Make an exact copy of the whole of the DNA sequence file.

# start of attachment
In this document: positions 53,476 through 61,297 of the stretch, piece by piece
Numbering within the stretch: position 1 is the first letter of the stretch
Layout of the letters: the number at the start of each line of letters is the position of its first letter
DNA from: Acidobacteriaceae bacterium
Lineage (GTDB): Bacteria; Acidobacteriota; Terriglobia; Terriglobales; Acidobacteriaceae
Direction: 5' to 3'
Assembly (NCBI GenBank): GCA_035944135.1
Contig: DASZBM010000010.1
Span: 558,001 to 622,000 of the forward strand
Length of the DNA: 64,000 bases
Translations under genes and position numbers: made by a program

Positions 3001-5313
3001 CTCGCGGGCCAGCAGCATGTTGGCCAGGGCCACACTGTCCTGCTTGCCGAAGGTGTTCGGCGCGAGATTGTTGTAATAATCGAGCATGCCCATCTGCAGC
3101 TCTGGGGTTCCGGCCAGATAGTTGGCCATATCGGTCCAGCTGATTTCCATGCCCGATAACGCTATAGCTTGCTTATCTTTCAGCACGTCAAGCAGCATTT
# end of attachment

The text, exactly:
In this document: positions 53,476 through 61,297 of the stretch, piece by piece
Numbering within the stretch: position 1 is the first letter of the stretch
Layout of the letters: the number at the start of each line of letters is the position of its first letter
DNA from: Acidobacteriaceae bacterium
Lineage (GTDB): Bacteria; Acidobacteriota; Terriglobia; Terriglobales; Acidobacteriaceae
Direction: 5' to 3'
Assembly (NCBI GenBank): GCA_035944135.1
Contig: DASZBM010000010.1
Span: 558,001 to 622,000 of the forward strand
Length of the DNA: 64,000 bases
Translations under genes and position numbers: made by a program

Positions 3001-5313
3001 CTCGCGGGCCAGCAGCATGTTGGCCAGGGCCACACTGTCCTGCTTGCCGAAGGTGTTCGGCGCGAGATTGTTGTAATAATCGAGCATGCCCATCTGCAGC
3101 TCTGGGGTTCCGGCCAGATAGTTGGCCATATCGGTCCAGCTGATTTCCATGCCCGATAACGCTATAGCTTGCTTATCTTTCAGCACGTCAAGCAGCATTT